secure chip (Virgiliu Obada/Shutterstock.com)

DARPA making it easier to develop custom, secure chips

To make it easier for the military to run advanced applications on its systems, the Defense Advanced Projects and Research Agency announced it is supporting U.S.-based manufacturing initiative that can improve the delivery of custom chips for defense systems.

Under the Structured Array Hardware for Automatically Realized Applications (SAHARA) program, DARPA will work with Intel and researchers from University of Florida, University of Maryland and Texas A&M, to automate and scale the conversion of defense-relevant field-programmable gate array (FPGAs) designs into quantifiably more secure structured application-specific integrated circuits (ASICs).

ASICs are custom chips designed to maximize the efficiency of a specific algorithm. These chips can deliver higher performance and lower power consumption for defense electronic systems, but they can take years to develop and cost hundreds of millions of dollars, according to DARPA. Most applications run on general purpose FPGAs, which are far less efficient. Currently, converting FPGAs to structured ASICs is not only complex and costly, but also fails to address design security considerations. SAHARA aims to solve both issues.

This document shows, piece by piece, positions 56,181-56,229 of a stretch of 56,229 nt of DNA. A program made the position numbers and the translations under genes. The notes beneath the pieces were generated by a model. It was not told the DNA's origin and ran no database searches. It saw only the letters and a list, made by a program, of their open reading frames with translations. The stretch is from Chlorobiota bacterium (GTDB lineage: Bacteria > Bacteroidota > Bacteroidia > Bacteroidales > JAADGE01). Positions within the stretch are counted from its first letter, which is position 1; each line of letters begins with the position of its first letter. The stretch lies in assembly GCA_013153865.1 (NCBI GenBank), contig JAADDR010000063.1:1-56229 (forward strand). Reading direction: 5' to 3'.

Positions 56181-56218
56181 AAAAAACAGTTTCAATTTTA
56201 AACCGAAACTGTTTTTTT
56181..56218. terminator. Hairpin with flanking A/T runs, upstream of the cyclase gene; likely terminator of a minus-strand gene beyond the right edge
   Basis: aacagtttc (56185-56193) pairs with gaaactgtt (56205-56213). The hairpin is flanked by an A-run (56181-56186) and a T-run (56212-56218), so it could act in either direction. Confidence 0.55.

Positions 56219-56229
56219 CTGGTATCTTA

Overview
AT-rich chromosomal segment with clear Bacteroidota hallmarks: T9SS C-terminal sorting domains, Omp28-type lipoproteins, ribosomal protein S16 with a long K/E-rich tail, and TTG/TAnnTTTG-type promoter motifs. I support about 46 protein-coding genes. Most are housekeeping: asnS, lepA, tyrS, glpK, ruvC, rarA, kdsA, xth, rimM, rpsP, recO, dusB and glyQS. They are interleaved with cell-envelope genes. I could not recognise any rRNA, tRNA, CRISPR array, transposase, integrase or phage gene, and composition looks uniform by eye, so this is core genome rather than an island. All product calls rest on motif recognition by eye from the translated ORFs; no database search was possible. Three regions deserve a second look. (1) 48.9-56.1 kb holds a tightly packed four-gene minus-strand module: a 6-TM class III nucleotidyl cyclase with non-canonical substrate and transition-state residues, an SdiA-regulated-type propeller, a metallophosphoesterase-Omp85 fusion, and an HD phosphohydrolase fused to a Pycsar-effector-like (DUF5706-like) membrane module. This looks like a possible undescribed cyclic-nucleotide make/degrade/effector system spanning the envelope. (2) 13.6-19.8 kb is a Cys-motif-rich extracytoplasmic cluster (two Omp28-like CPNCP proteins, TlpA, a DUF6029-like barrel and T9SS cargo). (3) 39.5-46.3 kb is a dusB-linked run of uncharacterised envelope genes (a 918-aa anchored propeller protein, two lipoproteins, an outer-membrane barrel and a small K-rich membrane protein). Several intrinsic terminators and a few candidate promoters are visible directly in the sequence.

Intel already produces “eASIC” devices, structured ASICs that are an intermediary technology between FPGAs and standard-cell ASICs. They offer a lower unit cost and run on less power than FPGAs. Additionally, they cost less to engineer and provide a faster time to market than standard-cell ASICs, Intel said in its announcement. Intel and its partners plan to automate the conversion process for both currently fielded and future FPGAs.

The conversion will dramatically shorten the design process, reduce associated engineering costs and enhance chip security, DARPA officials said.  Additionally, Intel aims to build U.S.-based manufacturing capabilities for the structured ASICs -- something not currently available.

The research teams are also working on new chip protections that leverage verification and validation and can address supply chain threats by thwarting reverse engineering and counterfeiting attacks. Once proven, the countermeasures will be integrated into Intel’s structured ASIC design flow.

“SAHARA aims to enable a 60% reduction in design time, a 10X reduction in engineering costs, and a 50% reduction in power consumption by automating the FPGA-to-Structured ASICs conversion,” said Serge Leef, a program manager in DARPA’s Microsystems Technology Office. “The partnership with Intel will ultimately afford the DOD with significant cost and resource savings while enabling the use of leading-edge microelectronics across a host of applications.”

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